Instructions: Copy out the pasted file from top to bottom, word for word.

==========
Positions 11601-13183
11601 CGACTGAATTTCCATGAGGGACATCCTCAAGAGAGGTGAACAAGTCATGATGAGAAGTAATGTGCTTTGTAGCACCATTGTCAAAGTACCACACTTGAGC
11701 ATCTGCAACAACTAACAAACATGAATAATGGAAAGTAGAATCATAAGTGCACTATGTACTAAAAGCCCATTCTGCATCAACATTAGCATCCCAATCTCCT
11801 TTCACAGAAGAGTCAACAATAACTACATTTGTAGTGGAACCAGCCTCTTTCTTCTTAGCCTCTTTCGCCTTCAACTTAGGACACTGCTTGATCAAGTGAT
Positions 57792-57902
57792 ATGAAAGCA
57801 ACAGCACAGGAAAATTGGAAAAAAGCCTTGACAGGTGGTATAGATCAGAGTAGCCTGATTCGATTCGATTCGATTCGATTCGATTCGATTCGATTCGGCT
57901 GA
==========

Positions 11601-13183
11601 CGACTGAATTTCCATGAGGGACATCCTCAAGAGAGGTGAACAAGTCATGATGAGAAGTAATGTGCTTTGTAGCACCATTGTCAAAGTACCACACTTGAGC
11701 ATCTGCAACAACTAACAAACATGAATAATGGAAAGTAGAATCATAAGTGCACTATGTACTAAAAGCCCATTCTGCATCAACATTAGCATCCCAATCTCCT
11801 TTCACAGAAGAGTCAACAATAACTACATTTGTAGTGGAACCAGCCTCTTTCTTCTTAGCCTCTTTCGCCTTCAACTTAGGACACTGCTTGATCAAGTGAT
Positions 57792-57902
57792 ATGAAAGCA
57801 ACAGCACAGGAAAATTGGAAAAAAGCCTTGACAGGTGGTATAGATCAGAGTAGCCTGATTCGATTCGATTCGATTCGATTCGATTCGATTCGATTCGGCT
57901 GA